The District Court of Appeal of Florida upheld an exception to the Florida homestead exemption in a case where a trustee/deceased husband of the defendant breached his fiduciary duty as trustee in California, and the defendant later used the proceeds resulting from this breach to purchase real property in Florida. Ordinarily the Florida homestead exemption law prevents the creditor of a Florida homeowner from taking the homeowner's residence in satisfaction of a monetary claim. In Hirchert, the defendant's deceased husband had been the beneficiary of a trust of which he was the trustee and was permitted to withdraw principal for his own benefit only if his personal assets had been fully dissipated. After his marriage to the defendant, he withdrew a 75% interest in a California residence from the trust despite having other assets, sold the residence, and purchased a new California residence with the defendant. After the trustee's death, the defendant sold this residence and purchased a residence in Florida.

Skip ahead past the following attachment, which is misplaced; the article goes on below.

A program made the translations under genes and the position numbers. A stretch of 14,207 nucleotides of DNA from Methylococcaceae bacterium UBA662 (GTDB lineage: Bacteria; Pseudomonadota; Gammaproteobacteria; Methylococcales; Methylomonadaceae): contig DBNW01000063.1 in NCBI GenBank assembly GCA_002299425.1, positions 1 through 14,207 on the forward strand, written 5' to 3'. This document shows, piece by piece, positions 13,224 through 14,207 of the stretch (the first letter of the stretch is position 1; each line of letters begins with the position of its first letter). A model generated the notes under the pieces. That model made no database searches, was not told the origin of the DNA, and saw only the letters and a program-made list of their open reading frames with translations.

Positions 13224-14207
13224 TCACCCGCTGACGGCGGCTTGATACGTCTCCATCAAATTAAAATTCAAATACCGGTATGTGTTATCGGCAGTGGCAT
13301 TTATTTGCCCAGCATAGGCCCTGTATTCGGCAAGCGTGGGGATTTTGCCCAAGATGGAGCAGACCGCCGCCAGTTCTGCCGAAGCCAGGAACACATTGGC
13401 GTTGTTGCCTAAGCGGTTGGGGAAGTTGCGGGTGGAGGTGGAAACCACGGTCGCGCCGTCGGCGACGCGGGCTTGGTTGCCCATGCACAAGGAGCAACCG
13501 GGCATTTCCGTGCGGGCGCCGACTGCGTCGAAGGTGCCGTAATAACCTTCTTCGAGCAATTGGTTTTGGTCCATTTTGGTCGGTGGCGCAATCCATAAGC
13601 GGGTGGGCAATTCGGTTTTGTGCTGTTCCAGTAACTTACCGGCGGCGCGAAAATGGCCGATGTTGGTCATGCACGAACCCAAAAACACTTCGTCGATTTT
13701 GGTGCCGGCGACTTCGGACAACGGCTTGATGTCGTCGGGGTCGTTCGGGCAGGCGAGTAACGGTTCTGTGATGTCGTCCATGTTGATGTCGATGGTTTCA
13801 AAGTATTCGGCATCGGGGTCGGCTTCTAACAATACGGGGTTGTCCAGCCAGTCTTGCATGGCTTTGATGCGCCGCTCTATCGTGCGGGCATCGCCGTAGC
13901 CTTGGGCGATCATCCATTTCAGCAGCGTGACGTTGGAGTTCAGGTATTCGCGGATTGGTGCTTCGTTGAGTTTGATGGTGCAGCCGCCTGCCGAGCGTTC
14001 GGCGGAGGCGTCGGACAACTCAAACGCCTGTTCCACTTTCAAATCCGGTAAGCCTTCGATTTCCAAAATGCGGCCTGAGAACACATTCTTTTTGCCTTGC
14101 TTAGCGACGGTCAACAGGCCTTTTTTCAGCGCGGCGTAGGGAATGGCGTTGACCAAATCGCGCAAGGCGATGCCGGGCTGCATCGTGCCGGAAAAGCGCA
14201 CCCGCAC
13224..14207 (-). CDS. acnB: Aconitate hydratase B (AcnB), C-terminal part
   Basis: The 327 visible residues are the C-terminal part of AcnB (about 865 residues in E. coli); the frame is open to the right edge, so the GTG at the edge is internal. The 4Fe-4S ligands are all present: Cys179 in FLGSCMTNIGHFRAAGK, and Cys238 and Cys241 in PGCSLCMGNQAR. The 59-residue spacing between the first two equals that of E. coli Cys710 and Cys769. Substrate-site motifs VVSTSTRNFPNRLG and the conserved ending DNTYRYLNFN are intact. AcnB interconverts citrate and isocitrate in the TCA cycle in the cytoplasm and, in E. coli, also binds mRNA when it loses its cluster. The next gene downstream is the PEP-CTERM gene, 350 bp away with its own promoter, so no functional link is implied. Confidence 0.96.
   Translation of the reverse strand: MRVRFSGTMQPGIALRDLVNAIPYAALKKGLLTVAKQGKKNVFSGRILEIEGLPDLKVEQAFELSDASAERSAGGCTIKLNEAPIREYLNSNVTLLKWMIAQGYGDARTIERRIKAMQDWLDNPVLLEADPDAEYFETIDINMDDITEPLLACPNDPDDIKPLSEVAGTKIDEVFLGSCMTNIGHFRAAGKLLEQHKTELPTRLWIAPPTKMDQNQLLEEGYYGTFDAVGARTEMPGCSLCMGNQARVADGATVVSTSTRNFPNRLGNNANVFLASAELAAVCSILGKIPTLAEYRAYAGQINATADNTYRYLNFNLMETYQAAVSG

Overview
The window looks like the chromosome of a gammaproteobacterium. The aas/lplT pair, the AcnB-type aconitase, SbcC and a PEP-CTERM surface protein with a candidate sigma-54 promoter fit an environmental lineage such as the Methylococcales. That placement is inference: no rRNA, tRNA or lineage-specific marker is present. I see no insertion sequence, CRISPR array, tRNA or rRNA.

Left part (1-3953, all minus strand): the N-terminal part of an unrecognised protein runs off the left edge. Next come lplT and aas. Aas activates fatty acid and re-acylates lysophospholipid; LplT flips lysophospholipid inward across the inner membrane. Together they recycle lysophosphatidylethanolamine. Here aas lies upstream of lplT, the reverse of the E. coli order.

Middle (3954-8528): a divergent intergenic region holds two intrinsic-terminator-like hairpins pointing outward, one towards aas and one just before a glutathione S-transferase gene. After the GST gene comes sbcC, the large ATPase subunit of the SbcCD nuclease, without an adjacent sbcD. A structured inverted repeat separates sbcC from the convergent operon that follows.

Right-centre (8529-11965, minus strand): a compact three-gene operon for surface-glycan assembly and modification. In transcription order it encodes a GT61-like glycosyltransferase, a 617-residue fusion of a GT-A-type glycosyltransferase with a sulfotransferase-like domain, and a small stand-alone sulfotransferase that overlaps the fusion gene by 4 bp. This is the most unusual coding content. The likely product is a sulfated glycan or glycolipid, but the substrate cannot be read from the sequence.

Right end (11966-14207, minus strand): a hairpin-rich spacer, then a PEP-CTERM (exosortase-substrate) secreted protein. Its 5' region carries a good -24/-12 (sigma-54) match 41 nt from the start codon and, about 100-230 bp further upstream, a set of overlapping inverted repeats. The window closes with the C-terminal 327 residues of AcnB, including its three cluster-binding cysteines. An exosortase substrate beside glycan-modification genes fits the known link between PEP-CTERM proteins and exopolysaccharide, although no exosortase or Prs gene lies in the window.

When the successor trustee of the trust learned that the defendant's husband had breached his fiduciary duty by withdrawing the 75% interest in the residence from the trust, he sued the defendant in California to recoup the proceeds received upon the sale of the residence. The successor trustee received a California judgment in his favor and sought to force the defendant to convey her Florida residence to a receiver to force a sale of the residence in satisfaction of his California judgment. The Florida court found that, while the Florida homestead exemption ordinarily protects a homeowner's equity from creditor claims, the exemption would not apply in this case because the trustee's original breach of his fiduciary duty was a "constructive fraud" that allowed for the application of an exception to the homestead protection. The Florida court then remanded the case to the trial court with instructions to enforce the injunction to convey title to the receiver and force the sale of the property. Although rare, this case illustrates one of the few exceptions in which an individual can lose the protection of the Florida homestead exemption despite no actual wrongdoing on their part.